Montefiore in the News
Winter-Proof Your Skin with These Simple Care Tips
- January 16, 2013
Montefiore Medical Center Dermatologist Offers Cold-Weather Skincare Advice for the Whole Family
NEW YORK CITY (January 16, 2013) – Young or old, we all need to take special care of our skin during the cold winter months. Chilly, dry air outdoors and forced-air heat indoors can be a lethal combination for skin, causing it to lose its ability to retain moisture and become dry, cracked and itchy.
“Simple daily steps can ‘winter-proof’ the skin and help prevent more serious health conditions,” says Karthik Krishnamurthy, D.O., dermatologist at Montefiore Medical Center. “Bacteria love to colonize in cracks in the skin, which can lead to severe skin infections and even spread internally if not treated rapidly. This is why preventing dry skin is so important.”
To keep skin hydrated and healthy during the winter months, Dr. Krishnamurthy offers the following tips:
- Simple daily care is the key to healthy skin. Shower only once daily for less than 10 minutes. The longer the shower, the more natural oils and nutrients are lost. Opt for lukewarm water and avoid very hot water. Use gentle, fragrance-free soaps and choose sponges over harsher scrubs. The same applies for children.
“In kids we see a lot of eczema flare ups in the winter, even in children with no history of skin problems,” Dr. Krishnamurthy says. “Be wary of extended bathing time, as this draws both salt and moisture out of the skin. This process is accelerated with bubble baths. Sitting in soapy water strips natural, protective oils from the skin, allowing it to dry out much faster.”
- Make moisturizing a daily habit. Moisturize immediately after showering or bathing. While your skin is still wet, apply petroleum jelly, which spreads very easily, then towel dry.
“What happens is that the water cannot penetrate past the oil, so it’s forced back into your skin,” Dr. Krishnamurthy said. “Many people are skeptical, but in a few weeks are amazed by the difference and lack of greasiness, if done while the skin is still moist.”
- Protect skin from the inside out. Poor nutrition can be a major source of skin disease. Deficiencies in B-vitamins (niacin, riboflavin) can lead to dry, itchy skin. Eating turkey, tuna, whole grains, lentils and bananas will help maintain healthy levels of B-vitamins in the body. On the other hand, ingesting beer or alcohol depletes B-vitamins and can make winter skin worse. A deficiency in vitamin C results in fragile skin, so it’s also beneficial to eat citrus fruits, green or red peppers and tomato juice. Supplementing with a multi-vitamin also is recommended.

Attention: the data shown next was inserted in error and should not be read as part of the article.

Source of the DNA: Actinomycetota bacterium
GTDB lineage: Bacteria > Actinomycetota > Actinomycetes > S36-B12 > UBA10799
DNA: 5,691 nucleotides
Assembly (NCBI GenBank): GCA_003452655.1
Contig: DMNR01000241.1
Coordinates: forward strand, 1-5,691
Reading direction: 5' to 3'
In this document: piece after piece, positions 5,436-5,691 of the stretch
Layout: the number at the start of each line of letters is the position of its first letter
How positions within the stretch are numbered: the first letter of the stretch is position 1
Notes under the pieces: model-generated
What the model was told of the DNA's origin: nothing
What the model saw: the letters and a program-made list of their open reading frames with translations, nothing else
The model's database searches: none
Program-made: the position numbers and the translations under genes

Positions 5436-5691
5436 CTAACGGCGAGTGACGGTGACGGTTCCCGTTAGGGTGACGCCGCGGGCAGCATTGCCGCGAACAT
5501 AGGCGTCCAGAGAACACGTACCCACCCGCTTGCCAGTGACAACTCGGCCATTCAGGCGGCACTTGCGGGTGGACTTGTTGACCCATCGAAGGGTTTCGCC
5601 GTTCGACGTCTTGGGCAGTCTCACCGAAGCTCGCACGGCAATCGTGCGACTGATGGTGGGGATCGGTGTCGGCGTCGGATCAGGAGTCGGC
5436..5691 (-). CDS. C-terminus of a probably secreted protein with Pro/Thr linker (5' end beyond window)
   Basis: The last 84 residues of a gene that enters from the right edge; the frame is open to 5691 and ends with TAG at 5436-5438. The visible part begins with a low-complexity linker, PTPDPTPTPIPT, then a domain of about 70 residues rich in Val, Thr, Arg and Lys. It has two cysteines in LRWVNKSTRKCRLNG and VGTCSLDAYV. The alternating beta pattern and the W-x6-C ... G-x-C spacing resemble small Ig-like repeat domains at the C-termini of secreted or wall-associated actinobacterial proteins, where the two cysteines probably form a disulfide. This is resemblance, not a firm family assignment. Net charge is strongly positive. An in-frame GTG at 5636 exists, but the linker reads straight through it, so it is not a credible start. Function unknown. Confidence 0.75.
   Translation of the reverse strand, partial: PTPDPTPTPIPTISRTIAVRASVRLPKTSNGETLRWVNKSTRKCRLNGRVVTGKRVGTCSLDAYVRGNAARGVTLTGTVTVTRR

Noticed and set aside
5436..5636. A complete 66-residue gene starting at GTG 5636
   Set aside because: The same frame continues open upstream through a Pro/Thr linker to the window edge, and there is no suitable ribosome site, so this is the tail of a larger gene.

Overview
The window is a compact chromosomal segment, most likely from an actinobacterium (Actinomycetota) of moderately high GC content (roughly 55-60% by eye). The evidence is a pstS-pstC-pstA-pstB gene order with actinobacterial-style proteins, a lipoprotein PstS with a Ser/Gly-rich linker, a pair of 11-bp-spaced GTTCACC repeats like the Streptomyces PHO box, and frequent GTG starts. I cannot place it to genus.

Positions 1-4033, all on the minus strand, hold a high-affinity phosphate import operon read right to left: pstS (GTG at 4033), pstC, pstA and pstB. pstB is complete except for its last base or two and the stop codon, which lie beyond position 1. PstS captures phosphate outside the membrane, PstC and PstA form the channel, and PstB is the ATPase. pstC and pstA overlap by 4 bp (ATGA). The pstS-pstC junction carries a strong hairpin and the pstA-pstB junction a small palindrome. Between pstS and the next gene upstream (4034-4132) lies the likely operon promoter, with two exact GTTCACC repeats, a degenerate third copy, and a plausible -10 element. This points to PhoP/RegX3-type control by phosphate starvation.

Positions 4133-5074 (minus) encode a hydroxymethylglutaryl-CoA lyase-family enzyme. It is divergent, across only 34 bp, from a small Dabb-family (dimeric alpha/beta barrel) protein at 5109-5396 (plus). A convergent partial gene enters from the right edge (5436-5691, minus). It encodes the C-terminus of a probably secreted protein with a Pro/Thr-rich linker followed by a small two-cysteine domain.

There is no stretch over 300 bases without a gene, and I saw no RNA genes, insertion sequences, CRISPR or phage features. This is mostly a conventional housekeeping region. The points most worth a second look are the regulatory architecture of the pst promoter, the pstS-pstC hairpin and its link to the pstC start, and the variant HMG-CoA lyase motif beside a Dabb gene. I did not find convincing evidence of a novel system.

- Be aware if skin needs extra care. People with pre-existing skin conditions such as eczema and psoriasis as well as those with thyroid disease are at greater risk for skin problems and discomfort during the winter. In addition, people who take multiple medications, especially the elderly, are susceptible to winter skin. Environmental conditions can also have an impact. Too much heat or not enough heat can contribute to low humidity in the home, so maintaining normal room temperature (between 67-74 degrees) is advised.
- It may be cold, but don’t forget the sunscreen. Although it is cold outside, the sun shines ultraviolet light year-round. In fact, it’s possible to get even more sun exposure on a snowy day than a summer day. Snow reflects ultraviolet light, so there is double exposure from above and below. Use sunscreen all year round, and choose one that is SPF 30 and also boasts UVA protection with ingredients such as zinc oxide or avobenzone.
Dr. Krishnamurthy is co-director of the cosmetic clinic at Montefiore’s Center for Dermatology, Cosmetic and Laser Surgery and assistant professor of Dermatology at Albert Einstein College of Medicine. He provides general and cosmetic dermatologic care and specializes in prevention and detection of melanoma and other types of skin cancer in his role as chief dermatology consultant with the Melanoma/Sarcoma Program at the Montefiore Einstein Center for Cancer Care.